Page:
“This will be the biggest physical and mental challenge I will have ever participated in,” said Nicole Turner last month about her plan to bike over 4,000-miles across the U.S. this summer.
The epic ride, which would have happened after her college graduation, was part of a 4K for Cancer fundraiser by Baltimore, Md., nonprofit Ulman Foundation. The agency supports teens and young adults impacted by cancer.
These days, Turner, a 22-year-old, of South Burlington, is reevaluating her plans, including this summer’s 70-day bike ride which was cancelled due to COVID-19. Though disappointing for both participants and organizers, cancellation was a must – the itinerary had included hospital visits and community dinners along the way.
Aside from her training regimen, Turner had been working steadily to raising money for the foundation. Participants were required to raise a minimum of $4,500, but Turner set her initial goal for $6,000.
“I have the privilege of being in good health and would have been riding for those unable to,” said Turner, who has seen many loved ones fight cancer, including a close neighbor she lost to pancreatic cancer, her grandmother who survived breast cancer and her high school principal, a two-time survivor of non-Hodgkin’s lymphoma.
Patrick Burke is that aforementioned principal. The school community rallied around Burke during his cancer treatment in 2014, including a “Bald for Burke” campaign. A group of seniors filmed an uplifting video message where the entire school, students and staff, cheered on their principal to Pharrell William’s blockbuster song “Happy.”
It made the local news, went viral and currently has more than 18,000 views on YouTube.
“I was a junior when Mr. Burke announced he was diagnosed,” Turner said. “His attitude towards the student body was consistency uplifting, even in an extremely difficult time. It was incredible to see everyone at SBHS come together to support him. Participating in the school-wide ‘Happy’ production was something I won’t forget. Mr. Burke, along with many others were definitely an inspiration for my ride.”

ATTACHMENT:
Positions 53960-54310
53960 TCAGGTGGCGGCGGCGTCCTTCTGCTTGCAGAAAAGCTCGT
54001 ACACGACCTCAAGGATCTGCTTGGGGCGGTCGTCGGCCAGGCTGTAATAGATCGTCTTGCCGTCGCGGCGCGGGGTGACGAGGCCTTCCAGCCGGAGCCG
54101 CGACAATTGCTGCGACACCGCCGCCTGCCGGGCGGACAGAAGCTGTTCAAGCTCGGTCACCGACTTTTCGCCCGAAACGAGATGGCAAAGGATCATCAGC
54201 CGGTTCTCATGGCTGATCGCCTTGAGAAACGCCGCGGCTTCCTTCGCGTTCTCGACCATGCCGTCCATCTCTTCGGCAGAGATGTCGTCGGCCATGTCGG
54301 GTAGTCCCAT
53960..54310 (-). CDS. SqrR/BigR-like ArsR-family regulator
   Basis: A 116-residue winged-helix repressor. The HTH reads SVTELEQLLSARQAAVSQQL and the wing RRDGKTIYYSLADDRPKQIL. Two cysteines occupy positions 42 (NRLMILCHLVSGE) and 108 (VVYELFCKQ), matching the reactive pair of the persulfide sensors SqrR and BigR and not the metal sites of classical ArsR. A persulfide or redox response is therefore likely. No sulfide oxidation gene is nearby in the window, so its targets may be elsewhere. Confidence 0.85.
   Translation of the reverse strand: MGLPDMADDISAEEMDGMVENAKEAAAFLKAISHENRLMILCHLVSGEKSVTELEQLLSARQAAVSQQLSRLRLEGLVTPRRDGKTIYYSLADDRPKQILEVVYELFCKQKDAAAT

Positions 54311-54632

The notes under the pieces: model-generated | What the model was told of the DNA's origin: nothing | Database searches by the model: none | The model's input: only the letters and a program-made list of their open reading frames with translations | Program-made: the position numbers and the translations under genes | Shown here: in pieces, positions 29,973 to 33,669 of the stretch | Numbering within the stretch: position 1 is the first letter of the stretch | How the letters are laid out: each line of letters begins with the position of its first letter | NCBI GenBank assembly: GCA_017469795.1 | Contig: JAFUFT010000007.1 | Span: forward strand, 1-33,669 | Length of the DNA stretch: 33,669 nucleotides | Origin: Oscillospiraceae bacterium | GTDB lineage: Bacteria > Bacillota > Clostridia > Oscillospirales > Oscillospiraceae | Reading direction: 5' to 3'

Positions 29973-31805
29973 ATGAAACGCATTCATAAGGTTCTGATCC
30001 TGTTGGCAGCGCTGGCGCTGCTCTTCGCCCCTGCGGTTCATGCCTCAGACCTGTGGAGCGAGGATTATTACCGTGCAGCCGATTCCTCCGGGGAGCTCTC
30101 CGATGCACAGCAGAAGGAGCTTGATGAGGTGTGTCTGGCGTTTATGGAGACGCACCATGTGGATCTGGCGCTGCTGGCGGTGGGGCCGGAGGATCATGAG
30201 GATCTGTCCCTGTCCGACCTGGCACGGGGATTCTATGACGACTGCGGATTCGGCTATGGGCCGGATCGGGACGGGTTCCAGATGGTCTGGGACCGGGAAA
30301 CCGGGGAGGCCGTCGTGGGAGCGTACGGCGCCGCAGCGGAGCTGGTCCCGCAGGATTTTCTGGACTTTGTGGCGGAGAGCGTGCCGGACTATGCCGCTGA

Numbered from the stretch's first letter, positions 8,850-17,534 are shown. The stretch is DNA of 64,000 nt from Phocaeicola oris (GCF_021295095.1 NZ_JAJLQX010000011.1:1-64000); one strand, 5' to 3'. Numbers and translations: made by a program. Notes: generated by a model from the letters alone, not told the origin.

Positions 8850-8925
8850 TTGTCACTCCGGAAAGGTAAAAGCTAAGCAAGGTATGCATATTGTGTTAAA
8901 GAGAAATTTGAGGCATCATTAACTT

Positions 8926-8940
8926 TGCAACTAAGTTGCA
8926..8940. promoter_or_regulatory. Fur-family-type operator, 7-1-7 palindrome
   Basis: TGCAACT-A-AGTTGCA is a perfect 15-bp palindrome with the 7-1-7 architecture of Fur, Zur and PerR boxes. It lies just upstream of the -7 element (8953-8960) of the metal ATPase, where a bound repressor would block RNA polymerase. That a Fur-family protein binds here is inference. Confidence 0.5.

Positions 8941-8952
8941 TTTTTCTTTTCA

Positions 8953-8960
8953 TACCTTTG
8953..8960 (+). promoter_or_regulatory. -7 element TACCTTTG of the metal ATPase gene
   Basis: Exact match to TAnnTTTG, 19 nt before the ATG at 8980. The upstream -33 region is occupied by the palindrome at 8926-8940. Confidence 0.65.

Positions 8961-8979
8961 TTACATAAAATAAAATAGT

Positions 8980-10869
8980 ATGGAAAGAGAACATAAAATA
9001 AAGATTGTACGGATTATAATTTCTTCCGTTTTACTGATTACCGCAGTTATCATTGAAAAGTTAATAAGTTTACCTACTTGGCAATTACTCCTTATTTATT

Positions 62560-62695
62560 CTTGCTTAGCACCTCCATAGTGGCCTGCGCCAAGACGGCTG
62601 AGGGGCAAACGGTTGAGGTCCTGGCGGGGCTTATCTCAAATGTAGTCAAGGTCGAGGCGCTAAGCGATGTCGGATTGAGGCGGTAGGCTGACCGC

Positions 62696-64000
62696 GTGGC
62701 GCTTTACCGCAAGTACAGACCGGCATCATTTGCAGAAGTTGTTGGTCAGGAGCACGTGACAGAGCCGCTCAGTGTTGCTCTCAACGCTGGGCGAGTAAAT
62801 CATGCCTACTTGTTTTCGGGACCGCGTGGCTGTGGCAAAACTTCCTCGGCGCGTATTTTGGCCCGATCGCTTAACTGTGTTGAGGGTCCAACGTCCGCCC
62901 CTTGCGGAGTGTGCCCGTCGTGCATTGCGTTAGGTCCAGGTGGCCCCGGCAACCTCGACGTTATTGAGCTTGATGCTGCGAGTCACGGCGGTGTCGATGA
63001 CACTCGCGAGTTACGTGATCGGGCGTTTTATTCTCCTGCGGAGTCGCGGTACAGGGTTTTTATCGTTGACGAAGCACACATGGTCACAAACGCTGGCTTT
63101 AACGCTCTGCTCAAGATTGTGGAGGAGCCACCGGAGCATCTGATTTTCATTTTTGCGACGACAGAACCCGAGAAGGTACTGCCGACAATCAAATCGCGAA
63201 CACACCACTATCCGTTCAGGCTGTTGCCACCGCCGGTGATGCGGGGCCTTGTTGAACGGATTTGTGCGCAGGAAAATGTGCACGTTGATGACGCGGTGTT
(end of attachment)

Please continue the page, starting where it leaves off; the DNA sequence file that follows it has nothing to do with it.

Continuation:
Having almost met her fundraising goal at the end of February, Turner set her sights higher, hoping to raise another $2,000-4,000.
“Before the pandemic broke out, I planned to reach out to local businesses, both in D.C. and in Vermont. However, given the current circumstances, I don’t feel comfortable reaching out to them during this time. I will continue to spread Ulman’s message throughout my community but want to be mindful of the situation we are all in,” said Turner.
Completing her senior year on the American University campus in Washington D.C. is another thing Turner will miss.
Currently studying from home, the soon-to-be graduate was in the middle of two semester-long projects when on-campus instruction ceased.
“Finishing up the semester online has taken a lot of adjustment. I typically pride myself in organization and staying on top of assignments, however, being back home has made it more difficult to stay on task with assignments,” she said. The new-found flexibility has given her more time for dog walks and baking – maintaining balance has been vital, though.
Her college graduation has been cancelled. American University plans a “Virtual Commencement” on May 9, and graduates can return for a ceremony in December.
Turner said it was too early to know whether she will attend, though.
“Though I wouldn’t wish anyone’s time in college to end the way mine did, it has shifted my mindset to not take anything for granted,” she said. “To all my peers who may be experiencing this with me, know that it is okay to grieve this experience. If there is one thing, we all learned at college, it is to accept and embrace new situations. We will forever be the class that graduated amidst a global pandemic and, together, we will have this bond forever.”
Meanwhile, the 4K for Cancer event has gone virtual. According to Parker Gray of the Ulman Foundation, the event has raised more than $460,000.
The plan is for participants to still complete 4,000 miles this summer over the course of 70 days. For Turner, she is unsure what her summer plans are at this point, a common feeling for many during this crisis.
“Thanks to every single person that donated to my ride. Together, we have raised $6,000 and I am beyond proud of this effort.” remarked Turner.
Like many her age, Turner is about to begin a new stage of her life. In May, she will have earned a degree in public health with a minor in sustainability.
“I have been thinking a lot lately about how this is the first major life disruption that myself and many of my peers have experienced,” Turner said. “Many of us were quite young when 9/11 happened which was a major event in history that changed life as we knew it. As a student studying public health, I am really intrigued to see how this pandemic is going to impact our future - whether that be our healthcare system, workforce or general connectivity to one another.”
Seeing the community come together, she said, makes her proud to call South Burlington home.
To donate to Nicole Turner’s fundraising site, visit bit.ly/3fpzeNB.